The Franklin times. (Louisburg, N.C.) 1870-current, March 04, 1938, Image 1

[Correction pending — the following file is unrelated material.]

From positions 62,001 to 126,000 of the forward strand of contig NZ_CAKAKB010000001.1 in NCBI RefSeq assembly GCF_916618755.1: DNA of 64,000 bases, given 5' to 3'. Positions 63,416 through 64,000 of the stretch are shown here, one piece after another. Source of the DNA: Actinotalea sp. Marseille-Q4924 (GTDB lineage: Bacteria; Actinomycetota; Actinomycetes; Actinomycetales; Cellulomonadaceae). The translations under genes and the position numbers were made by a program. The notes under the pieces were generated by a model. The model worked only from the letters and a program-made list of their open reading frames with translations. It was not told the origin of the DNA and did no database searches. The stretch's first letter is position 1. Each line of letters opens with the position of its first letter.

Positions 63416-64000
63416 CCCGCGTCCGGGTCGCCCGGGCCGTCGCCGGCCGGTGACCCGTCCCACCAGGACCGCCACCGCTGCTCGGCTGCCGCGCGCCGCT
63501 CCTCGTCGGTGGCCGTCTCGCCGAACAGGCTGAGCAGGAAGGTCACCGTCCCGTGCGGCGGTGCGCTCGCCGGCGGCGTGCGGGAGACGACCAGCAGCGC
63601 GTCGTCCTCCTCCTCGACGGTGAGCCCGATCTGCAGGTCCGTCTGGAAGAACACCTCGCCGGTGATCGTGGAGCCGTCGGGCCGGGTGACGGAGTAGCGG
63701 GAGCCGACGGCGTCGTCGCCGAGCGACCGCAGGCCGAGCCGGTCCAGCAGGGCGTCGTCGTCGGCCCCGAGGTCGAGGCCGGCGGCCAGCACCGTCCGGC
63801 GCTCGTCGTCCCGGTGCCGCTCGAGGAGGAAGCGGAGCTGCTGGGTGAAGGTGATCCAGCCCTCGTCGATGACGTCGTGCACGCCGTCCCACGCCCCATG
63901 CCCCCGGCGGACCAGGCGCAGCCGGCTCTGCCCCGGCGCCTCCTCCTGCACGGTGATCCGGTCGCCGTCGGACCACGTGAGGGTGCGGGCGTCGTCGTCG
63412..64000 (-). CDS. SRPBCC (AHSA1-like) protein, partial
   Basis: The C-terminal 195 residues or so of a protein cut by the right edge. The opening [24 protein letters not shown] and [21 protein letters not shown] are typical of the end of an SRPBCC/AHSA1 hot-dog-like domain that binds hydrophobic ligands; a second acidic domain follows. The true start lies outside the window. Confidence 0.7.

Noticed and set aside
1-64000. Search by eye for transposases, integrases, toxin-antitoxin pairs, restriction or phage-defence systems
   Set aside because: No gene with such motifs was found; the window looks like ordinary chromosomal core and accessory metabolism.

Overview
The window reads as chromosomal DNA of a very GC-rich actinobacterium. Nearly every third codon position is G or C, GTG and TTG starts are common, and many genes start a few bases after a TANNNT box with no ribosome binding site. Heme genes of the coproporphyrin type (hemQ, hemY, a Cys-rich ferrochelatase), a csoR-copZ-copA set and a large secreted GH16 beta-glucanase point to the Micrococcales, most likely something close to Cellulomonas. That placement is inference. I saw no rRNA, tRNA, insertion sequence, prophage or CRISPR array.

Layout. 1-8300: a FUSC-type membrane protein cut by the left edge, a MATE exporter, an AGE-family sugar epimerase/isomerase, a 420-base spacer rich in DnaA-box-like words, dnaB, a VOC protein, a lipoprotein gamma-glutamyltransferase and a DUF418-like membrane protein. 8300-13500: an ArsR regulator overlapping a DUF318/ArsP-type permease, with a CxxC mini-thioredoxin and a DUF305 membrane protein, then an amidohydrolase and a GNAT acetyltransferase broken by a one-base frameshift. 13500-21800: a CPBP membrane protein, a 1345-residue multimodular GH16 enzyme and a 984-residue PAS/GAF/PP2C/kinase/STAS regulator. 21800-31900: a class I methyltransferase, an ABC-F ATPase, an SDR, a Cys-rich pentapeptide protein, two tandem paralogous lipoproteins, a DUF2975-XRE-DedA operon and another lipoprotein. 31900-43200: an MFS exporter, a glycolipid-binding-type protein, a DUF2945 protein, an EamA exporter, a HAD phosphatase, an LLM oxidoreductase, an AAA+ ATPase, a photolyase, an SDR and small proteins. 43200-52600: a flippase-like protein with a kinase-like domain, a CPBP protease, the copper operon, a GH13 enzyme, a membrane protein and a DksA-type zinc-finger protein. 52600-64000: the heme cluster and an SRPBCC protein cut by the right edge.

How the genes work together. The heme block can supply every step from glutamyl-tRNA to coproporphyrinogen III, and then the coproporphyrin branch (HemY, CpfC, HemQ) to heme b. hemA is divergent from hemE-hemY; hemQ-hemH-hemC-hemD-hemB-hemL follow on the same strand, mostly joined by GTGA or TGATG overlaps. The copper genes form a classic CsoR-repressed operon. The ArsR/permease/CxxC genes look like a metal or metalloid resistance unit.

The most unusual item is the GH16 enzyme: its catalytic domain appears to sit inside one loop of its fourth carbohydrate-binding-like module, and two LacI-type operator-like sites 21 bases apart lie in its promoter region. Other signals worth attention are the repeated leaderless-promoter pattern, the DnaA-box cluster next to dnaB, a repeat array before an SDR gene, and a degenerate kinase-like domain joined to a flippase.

mhuhbiiim; (won Cotton was worth l<? < rli\ - a pound fk^oulmni yt'stenlay. THE COUNTY VOLUMN I, XIX SIBSCKIPIION $1.30 a Ye*r I.OUISBl'RG, Sf. iklin Times THE STATE - THE UNION STOP MO.Sfcl* J lorn J.<-uvi?z I.oui-Im.1 q By Advertising In The TIMES (EIGBT PAGES) NUMBER 3 COOLEY SPEAKS TO FARMERS Explains New Crop Control Bill' E. Y. Floyd, W. E. Fenner, And E. F. Arnold Also Speak? H. A. Faulkner Presides and Cooley Pre sented by Chas. P. Green ? Court House Filled To Capacity ? Many Listen Through Amplifiers On Outside Declaring the new farm bill to j ;?come operative this year is a question squarely up to the farm- j -re of the South, Congressman , Harold 'D. Cooley spoke to a I :ourt room full of people ' audi many on the outside Saturday af- ; ternoon in explanation of the new farm bill. He said it would take : ; wo-thirds of the farmers to rote j !or it in order to make it effective. 1 He told his hearers this was no overnight bill, but had been be- 1 S jre Congress for twelve months j .^nd had received the serious ' study and consideration of Con gressmen and Senators and ad vice and consultatpu of farm lead- 1 -rs frolh all parts of the Sout-h. He said it may work, if so we will ..11 be pleased, if it will not work it. can be changed. "The thought f controlling American agricul ture is repugnant and unameri an?' he said, "but not as much wo as the depression." He was -.atisfed it is constiwitioual. as it r.as been placed under the Iuter ;;tate Commerce provision the ! name as the operation of trains, trucks, etc. He said the idea be- j nind the bill was to create an | -?ver-norinal grainary. The eri Steal >f the former farm bill are now > ?hutting down production to hold up prices, then why not farmers use the same method. He stated 'hat the new bill contemplated Dorrecting t'he injustices of the ; aid allottments, and he explained now the bill itself dealt only in pounds produced. On cotton one ;.an sell ull he can make on the acreage allottment of the soil con servation group and tobacco is ?>ased on the county average and icres of allotiment, with a mini mum of 3200 pounds, provided of course this poundage is made on the allotted acreage. To exi ted your allottment means you will penalized 2 cents a pound on /otton and one half of sale price an tobacco, but a producer can ^arry his surplus over to the next year if he can keep it till then, and sell It in his next years al lottment without penalty provid ed his carry over and his produc tion that year does not produce a surplus, that is if his nexti year's irop is a short crop. He told nf the Bpirit of the bill was for the iittle fellow to be given more al lottment, and provision had been made for the new producer. He explained the Boileau am - ndmeut concerning tne use 01 1 iand diverted could not be plant ed to crops for market, and said! this feature had been fixed to ben efit -the farmers of the South, by providing such leeway that the di verted acres could be used up to the points of competing with oth ers on the markets. He told them the bill would be enforced by far mer committees, and stressed the importance of having the best* men in the county placed on the committee. The new bill provides for a review committee to whom you can appeal If you are not sat isfied with the county committees action; and a grower can then take the question of unfair allott raenls to the Federal Court if not -Atisfied with the action of the /a view committee. He explained about* the quotas ;.nd allottments. Inhere is no acre age for tobacco only through the doll Conservation bill and the 3200 pound minimum did not mean a 2 acre man would be lift ed up. The allottments are to be based upon seven points, among them are past production, cultl vatable land, labor, soil produc tivity, and abnormal weather con ditions. / He stated the elections for 1938 would be helfton Saturday, March 12th and thal\any interested, as landlord or tenant could vote. He explained the $130,000,000 cot ton subsidy and told how it was dependent upon the adoption of this law, and he said if they could strike off all special Legislation farmers would march at the head of the list in progress. After explaining tihe features of the bill he told the farmers they may not like it, but it' is either this or nothing. His address was well received and loudly applaud ed. Congressman Cooley was fol lowed by Mr. ?<E. Y. Floyd, State tobacco specialist, Mr. W. B. Fen ner. Rocky Mount! tobacco ware houseman and farmer, and Mr. F. Arnold, of the State Farm jFederatioa, all of whom spoke strongly In favor o^the bill and \^or The Senate MR. EDWIN H. MAIjONE One of I.ouisburg's older, most popular and efficient Attorneys, who is being urgt?d to enter tbe race for the State Senate from the 6th Senatorial District. Mr. Malone. besides enjoying t'he con fidence of his constituency in his legal profession, has been a life long worker for the Democratic party and for many long years served as Chairman of the Demo cratic Executive Committee, win ning party increases in some of the tightest ?and hardest fought campaigns. * He is fully capable and the honor would be justly bestowed. urged the farmers to vote for it. The meeting was presided over by Pr^sjdent H. A. Faulkner, of the Franklin County Farm 'Bu reau. and .Congressman Cooley was presented by Mr. Cha's. P. Green COL. JENKINS SPEAKS ' AT JCTWANIS CLUB "Tracing t? life of boys from the time they entered into Mili tary service till the return home after the World War," was the topic of a wonderful address giv en to the Louisburg Kiwani3 Club on Tuesday evening, March 1st, by Col. J. W. Jenkins, of Hender son. , Col. Jenkins explained their maneuvers all tilie way and paid special trbute to the boys of this community and the late Major S. P. BodcHe for their courage and ability to carry on the duties plac ed with them. Building of another road in Franklin County was presented to the club by Dr. H. G. Perry, and this was referred to the commit tee on Public Affairs. ? The program was in charge by Kiwanian Ed Earnhardt. who re ceived thanks from the members for such an interesting meeting. The meeting, jyjis presided over by President Paul Elam. Secretary James Johnson read the minutes, which were approved and the in vocation was by Kiwanian Pete Kent. The meeting 'for next Tuesday evening, March 8th, will be in charge by Kiwanian Strowd, who will present Dean Bryan, of Wake Forest College. This will be the last meeting in the Community Building, so w^ want an attend ance of all members. CELEBATES 87TH BIRTHDAY On February 22, 1938. Mr. Wiley Holmes, the oldest citizen in our community celebrated his eighty-seventh birthday. When one reaches such an age he should have both homage and respect paid him and none disserves it more than Mr. Holmes. He is well-known and loved by the peo ple of Louisburg and is a most familiar figure to all in the town and county, In commemoration of this event a group from the college, accom panied by Mr. Phillips visited his home on his birthday bringing gifts and good wishes. During Oie visit an appropriate prayer service was held ? all of which contributed to .the very happy occasion. We extend to Mr. and Mis. Holmes our congratulations and the sincere hope that they . will both celebrate many more such happy birthdays, PROMOTED His many friends will ba de lighted to know that Second Lieu tenant Frank W. Wheleu, Jr., has Men promoted to First Lieu tenant and assigned to Battery "B" 1 18th Field Artillery at Louisburg, according announce ment of Adjutant General J. Van B. Metts, of the North Carolina National Quard., Subscribe to the Franklin Times Convention Date Set For May 19 Democrats Convene in 27- j Minute Session; Governor Notes Harmony (News-Observer. Saturday ) Tlie 1 9 ?"> 8 Democratic State Con vention will be held in Raleigh at f noon, Thursday, May 19. Vhe De mocratic Stale Executive Commit tee decided here Friday night. Precinct conventions will be held Saturday, May 7. and county con ventions, Saturday. May 14, pre-, clnct and county chairmen fixing t"he hour of convention. Chairman R. Gregg Cherry, of ! Gasvouia, gavel-punishing Speak-) er of the 19u7 House of Represen tatives, presided over the 27 luinute session which broke all I records for brevity. Governor Hoey spoke briefly, j congratulating representatives of | the party-oivthe condition of the, party, the fine appreciation and j understanding between Ih mocratfti and their tolerance on differing views aud measures "It would not be healthy to have a party of one, mind and one opinion," he ?aid. "Democracy's I strength lies in it* power to dis | agree and come out of disagree ; nient strengthened. Democracy j I w ill ^e because the power to ; Koyern rests on those governed. I It charges him with the responsi bility of perpetuating and pre-j ! serving the party. The only way* i it can be maintained is for him to j ! measure up to the responsibility i to 90 administer government as | to best serve the people to whom ! he owes the obligation. "We are giving the people of North Carolina the type of govern [ meat that* meets with their ap j preval. The Democratic party has i not lost the common touch with [ people or its high' purpose to . ! serve." j He expressed a hope for con iiutied harmony and urged candi | dates in the coming primary to | bear in mind that* they were Dem ; ocrats and would remain so. still | ; united, after the primaries. He ad 1 vised so conducting the primaries that "the victor will be the choice ot the people and the will of the party will be properly adjudicat ed." A resolution by Ed Butler, of Morganton was adopted making the President of the Young Demo cratic Clubs an ex-officio member of the executive committee with power to vote. Arch T. Allen of Raleigh is the Y D. C. president. Seventy-two delegates reported. 32 in person and 40 by proxy. Secretary D. L. Ward of New Bern read the chairman's call and the minutes of the last meeting, at which Majjor Cherry was elected chairman to succeed J. Wallace Winborne of Marlon, appointed to the Supreme Court. Judge Walter D. Siler of Chath am. made the motion fixing the convention dateB, and Miss Ethel Parker of Gates seconded the mo tion. It was adopted without dis cussion. Governor Hoey suggest ed "a Thursday around the middle of May" for the convention. It will be the flj-si State con vention held prior t6 the first Democratic primary since 1926, after which the A1 Smith candid acy split the party in 1928 and brought on the policy ot post-pri mary conventions. Mrs, Hoey, Mrs. W. P. Horton ; and Lieutenant-Governor W. P; Horton were recognized by the chair. Chairman Cherry also recogniz ed Miss Beatrice Cobb of Morgan ton, national committeewoman and candidate for the State Sen ate from the 28th District, who spoke briefly. MRS. W. H. PKRKV DEAD Mrs. W. H. Perry died at her home near Maplevllle Saturday morning at' 8 o'clock after a long illness. Funeral service* were held at Maple Springs Church of which she was a faithful member, Sun day afternoon at 2:30, conducted by her pastor, Rev. John Ed wards, assisted by Rev. M. | Stamps. Mrs. Perry was in her fiftieth year and is survived by her hus band anl seven children: Mrs. George Perry, of Louisburg; Mrs. Herman Davis, of Rocky Mount; and Misses Pearl, Catherine and Marie and Howell and Blllie, of near Mapleville, and also her mother, Mrs. Wesley Strange and three brothers, Messrs. Walter, John and Royal Strange, all of near Louisburg. Pallbearers were: Dr. H, G. Perry, Messrs. Oliver Per$y, W. N. Fuller, F M. Fuller, J. Ed. Collins and J. R. Terrell. The flowers were profuse and beautiful, and the funeral was attended by one of the largest crowds ever assembled in this church. OAKD OF THANKS I wish to thank each one that was so kind to us at the death of my son, Joseph. They will long be remembered by our family. Mr. and Mrs. Wrenn. I Would Make Good Official MK. <i. M. IJEAM Who served Franklin well sev;, eral terms as Judge of the Re corder's Court and. County Attor-I ney. is being discussed as a splen did candidate for either the House of Representatives or "Solicitor of! Mie 7th Judicial Dstrict. He is, iweil qualified and would make an! 'efficient official in either capacity.. Recorder's Court Franklin Recorder's Court held session on Tiiet-day and Wednes day of this week ? Wednesday be- 1 inK used as a day for jury trials, j Several cases wrrr- disposed of I while many were continued. The j docket was disposed of as follows: W. H. Radford. -resisting off i - ? cer. judgment complied with. J. L. Fowler, operating motor cycle under influence of whiskey, j plead guilty to operating motor-', i cycle under influence of intoxi ! cants and without license, not i guilty of operating without tag. fiO days on roads. suspended up on payment of ti>G fine and costi and not to operate motor vehi cle within 12 months. Johnnie Horton plead guilty to i unlawful possession of whiskey. I discharged upon payment of costs | ltobert Driver plead guilty to I operating automobile > intoxicated and was given 60 day on roads, suspended upon payment of $50 fine and costs, not to operate car for 12 months. Bob Hensley was found not ' guilty of operating automobile in-, i toxicaled. J. T!. Daniels was found guilty I of passing a school truck while j unloading, discharged upon payr 1 ment of costs. Lonnie Lancaster, jury trail . j unlawful possession of whiskey, transporting, not guilty. Column Norwood, hunting with out license and taking game out of season, nol pros. Robert Norwood hunting out of j season wiohout license, nol pros. The following cases were con tinued : George Peace, non-support. Dorsey Johnson, alias Dorothy Davis, unlawful possession. P. S. Allen, assault. Jaok Hicks, unlawful posses ( sion of whiskey, aftd violating au tomobile law. James Baraett, unlawful pos session of whiskey, selling whis key, W. E. Perry, operating auto mobile intoxicated. BUd Egertori, violating automo bile law. feCHOOL AND COMMUNITY The Mills School and Commu nity will put on a variety entier taiument Thursday night, March Mi. Mr. A. M. Huggins and Mrs. J. B. King are the supervis ors of the show and are practic ing for a good one. The entertainment will take place of the regular monthly meeting. The proceeds will. go toward the school project ? Elementary standardization. The charge. Adults 15c, Child ran 5c. Don't forget the date, Thursday night, March 17th IMPORTANT TO CANDIDATES Owing to the lock of interest people who ran for public of ficii have in paying their politi cal debts when they are defeat ed, and some when they are elected, it becomes necessary for in to announce in adruce that while* we will be gM to handle all the advertising, an nouncing and printing any of. them will have done, we will have to get cash in advance for all such work. Hen's wishing all good lack. THfc FRANKLIN TIMER Revival Services To Begin In The Louisburg Baptist Church on March 14th Itevivai services will lie held at' the Louisburg Baptist Church on March 14-20. The members of the church are prepariug theiu selves for the outpouring of God's blessings upon themselves and the community. During t<he ensuing week cottage-prayer meetings will be held in the homes of the mem bers of the church, with the n ception of Wudnesday night, when the meeting will bfe held at the church. Those meetings will begin each evening at 7:30. Dr. Koreso C. Keezor. pastor of the Tabernacle Baptist Church, Raleigh. N. C., will be the guest preacher at these services. Louisburg College News Items hi'mi Hri|*- Attends Vtt-ional Hirting ! Miss i.ula May Stipe. Dean of Women, returned Monday even- : tug from Atlantic City, where she ! spent the past week, attending the meeting of <h.- National Ahso- I elation of .Deans of which she in a member. Every state in the un ion. with the exception of five, was represented Dean Stipe was ; appointed as a member of the 1 Program Committee, with four' other deans, who will plan the program for the Junior College Section for the national meeting in February, 1939. Dean Stipe wf?s accompanied to | Atlantic City by MU? Liliiau.Johu- j son- of Holly Springs. Miss John- j sou is a member of the Senior: Class at I.oulsburg College Alder. ?.??!<? fjoaunetiioral ion Mwtins On Tuesday of this week, there j was an all-day Aldersgate Com- J meinoration meetrtiig of Met ho- 1 dists at the Duke Memorial j Church iu Durham. The Reverend G. Ray Jordon. Pastor of the Cen- ' tonary Methodist Church in Win- ! ston-Saiem, gave an address. Mr. M. Leo Rippey, the representative | from the Board of ChrisLiaa.ii Ed- j ucation in the Metihodist Eplseo- : pal Church, South, of Nashville, j vTeun.. gave a talk on "Adult Work." Bi3iiop Paul B Kern, one i of the outstanding bishops of the Methodist Church, gave an ad dress, which concluded the morn ing program. Mr. Allen P. Brantley, of Chap- J el Hill, led a discussion on evan gelism, in the afternoon Miss Doris Davies then told of her ex- 1 periences in knowing Christ'. The next speaker was Bishop Edwin Holt Hughes, Senior Bishop of the Methodist Church, South, whose subject was "Aldersgate and Conscience." Tuesday evening, the program was devoted to the young people. The welcome wa3 given by Mr. Jim Black, after which "Lead On, O King Eternai" was sung. A | special number, "For God So Lov ed The World" was rendered by th?, Edanton Street; Methodist choir of, Raleigh. Miss Eva Grant | read the Scripture, and Mr. Lin wood Blackburn, President of the North Cfcrolinb Aaeembly, led in prayer. The Reverend R. Dwlght Ware, Pastor, of the First Metho dist Churoh ill Rooky Mount, then gave an address "Character. Con science, ahd Christianity." At this time. Bishop Edwin Holt Hughes again gave an address. To the young people he talked about the faith of -young people today. After "Oh Jesus. 1 Have Promised" was sung. Bishop [ Hughes led in prater: and, the meeting was adjourned. Thirty LouiBburg College stu dents and a good representation 1 of Lonteburg people attended this ; Commemoration meeting. r | Mr. and Mrs. W. A. Huggins spent last week-end in Whttevijle with Mr. Huggins' mother, Mrs. E. A. Hugging, \. ? :? ? , Little Misses Marbha Gray King and Talmadge Thomas were guests the paat week-end pf Miss Louise Thomas of Greensboro. Program At The Louisburg Theatre , The following Is the program 1 at the Louisbarg Theatre, begin- 1 ning Saturday, March 5 th: Saturday ? Double Feature ? 1 The Three Mesqniteers in "Wild ' Horse Rodeo" aniJ Buck Jouee in -Headin' East - Saturday Nite Owl Show, 11:00 ] P M. ? "Slaves in Bondage." J Sunday-Monday ? Joan Craw- ' ford and Spencer Tracy in"Man- 1 nequin. ' Tuesday ? Jean Bennett and ' Henry Fonda in "I Met My Love ' Again." Wednesday ? Gladys George and Franchot Tone in "Love Is i A Headache." ( Thursday - Friday ? Fredrlc , March, Franclgka GaaJ, Akim l TamiroSff, turgot Grahame and 1 Walter Brennan in "The Buoca- 1 neer.'' ! I For Sheriff MB. JOHN l>. MOOKK Sheriff of Franklin County,' who is geekiiis re-flection against the eight others who have been suggested. John is a film fellow and has many friends in the County who will be slad to sup port -him. To Explain Farm Program K. Y. Floyd, AAA executive of ficer at State CoH^gej, has an-! nounce <1 the complete schedule of farmer meetings to be held in coa- ) nect'ion with the cotton and flue-, cured tobacco referenda. Eighty of North Carolina's 1 OO i counties will be affected. The re- ( niaining twenty counties are local- 1 ed in the mountainous section of the State whore either llttile or none of the two crops is grown, >-?? Ft-anklin County farmers will gather in Louigburg Saturday, ! March 5th to hear details of the; new farm program explained by-i E. Y. Floyd or H. A. Patten, of the AA^ State office. Ffoyd explained that office j worKtirs connected w ith the coun ty agent in administering the' program will meet during the r ?horning previous to the mass > meeting to have provisions of the | new Act" explained to them. . | The cotton and tobacco referen da will be held March 12. On that date farmers will vote for or against marketing quotas on the I two crops in li>38. If two-thirds or more of the farmers vote favor ably for quotas, restrictions will be clamped on the crops this year. ; For flue-cured tobacco, the j quota will be set in pounds. North Carolina's allotment will probably j be between 450,000,000 and 500, 000,000 pounds. Floyd said. Cottou will be handled differ- j ently. North Carolina lint grow-; ers already have an allotment! of 902,525 acres, and they will be; allowed to produce all the cotton! they can on these acres without 1 penalty. MAV-JKANS Mr. John D. May and Miss; Letha Jeann were united ill mar- j riage at Prospect Church Friday afternoon, Feb. 20. Rev. Mr. Davis being the officiating minis ter. The marriage has the dis- 1 Unction of belug the first) one con- 1 summated in that spacious new church. MRS, CLARA f! BAKER Spencer. ? Funeral services are ; to be held at Wendell, near Ral eigh, Friday at 2 p. m. for Mrs.) Clara Frances Baker, 78, who died In Spencer late Wednesday 1 night while visiting at the home of a son, Engineer Charles M. Baker. The body was sent to Wen* dell Thursday and a large number ot relatives and close friends have gone to that place for the funeral. Mrs. Baker, a native of Wake County, waa the widow of Burrell Baker, who died IS years ago. She Is survived by five sons, Charles M. Baker of Spencer; J. B. Baker }f Wilmington; F. O. Baker of Loulshurg; T. P. Baker of Wen- , dell ; and the Rev. E. F. Baker of Kernersvllle; and by four daugh ters, Mrs. W. D. Todd, of Wen iell; Mrs. Ethel Howard of Wash ington; Mrs. K. B. Ewing of Hali fax County-; and Mrs. J. W. Hil liard of Clinton. Mrs. Baker was a life long mem ber of the Baptist) Church, faith ful in its work as long as her lealth permitted. She came t6 3pencer slightly more than a month ago to visit the son and ?'as taken ill 'Soon after coming tiere. Her condition had i >on :ritical for several days. The deceased was the mo: her Jf Cant. F. O. Baker, Superin ud ?nt of the Convict'^ Camp here, tmong those from here attending he funeral In addition to Cnpt. Baker were; Chief of Polk C E. Pace, Mayor W. ~C. Webb and Sheriff J. P Mopre. CROP CONTROL MEETINGS Election Set For March 12th Places and Dates Named For Community Meetings ; ? List of Speakers Ar ranged ? Time and Places Named for Holding Elec tions ? Qualifications Of Voters Not Yet Deter mined Tift following ari\cln oil t?ha Crop Control activltre-s and elec tion in PraAklin County has been furnished by Cpunty Agent, Et J. Morgan: A series of meetings will be conducted in the Couu'y begin ning Saturday of this week to go into the details of the 1 3 8 Agri cultural Conservation F!1U and the control features of same oa cotton and tobacco that will ef fect Franklin County. Mr. E. Y. Floyd or Mr. H. A. Patten will ba In LouiabUrg and will meet wit'h the County and Township Com mitteemen, Vocational teacher* and others who are interested fn the details of the Bill Saturday morning from 9:00. o'clock until 12:00 o'clock. In the afternoon, he will address an open meet/ing which will be held either In the Agricultural Buildiug or the Court House. Every person in the County is urged to be present at this meeting so as to get further information on the exact working of the Bill. Until after the meet ing Saturday where we j^ill get specific information, it is impos sible for anyone to tell exactly how the Bill will be carried ont The Bill provides specific, things to be doue and we will get accurate interpretation at this meeting Saturday. Lots of people in the County _are not satisfied with their old bases. Committee men will do their best to equaliz? every farm's allottment in tha County on both cotton and tobac co to the letter of the law. Beginning Monday night, a se ries of meetings will be held ia the different townships of the County as follows: Cedar Rock will have three meetings: Hickory Rock-White Level Monday night: Edward Best School. Tuesday uight: Jus tire, Wednesday night. Cypress Creek will have two meetings: Seven Paths. Monday night: Margaret, Thursday night. ^ Ounn Township will have three meetings: Pilot. Monday night; Peafce School, Tuesday; Bunu School, Thursday. Meetings in Franklinton Town ship will be conducted by Mr. Blount and will be held at his regular evening Class at regular place and time which consists of Pope Chapel. Katesville. Mitcht ner's Store. N'eedmore. Gold Mine Township will have two meetings: Wood. Monday night; Centerville. Wednesday. . I Harris , Township will have three meetings: Royal Cross Roads. Monday uight: Harris School, Tuesday night": B, F. Wil der's, Wednesday. Hayesville Township will have three meetings: Rocky Ford Col ored School, Monday night: Bob bin. Wednesday night j Epaorn School, Thursday night. Sandy ? Creek Township will have three meetings: Moulton at Geo. FuHer's Store. Tuesday night; Alert. Wednesday night; Cash's Store. Thursday night. The Louisburg people will ba expected to attend the meeting in Louisburg Saturday afternoon which will be conducted by Mr. Floyd. Another meeting will ba held at Ingleside Thursday night. Youngsvllle Township will have two meetings: t. C. Nowell'a Store, Wednesday night; Mayor's Office, Thursday night. The following will be the prin cipal speakers at these meetings:] Mr. Alexander, Vocational Agri cultural teacher, Gold 8and; Mr. Blount, Vocational Agricultural Teacher, Frankllnton School; Mr. Rochester, Vocational Agricultur al teacher, Bunn School; Mr. Wall. Vocational Agricultural teacher. Edward Best School; Mr. W. C. Eagles, member Soil Conservation Staff at Frankllnton; Mr. O. L. Winchester, member Soil Conser vation Staff at Frankllnton; W? C. Boyce, Assistant County Ageilt: E. J. Morgan, County Agent; Jos eph A. Perry, member County Committee; W. H. Horton, mem ber County Committee; R. M. Duke, member Connty Commit tee Also members of the respec tive Township Committees. TV? question hwulNn as to who will fv qualified to vote la thle Definite Informa tion wiil be tuitfmeek on who will W quOTfflod to vot?. Some questions* have arisen 1st meetings held tnWast few days as t)o certain tflchfffcW points In tha qualification on which Information (Continued ok nage eight).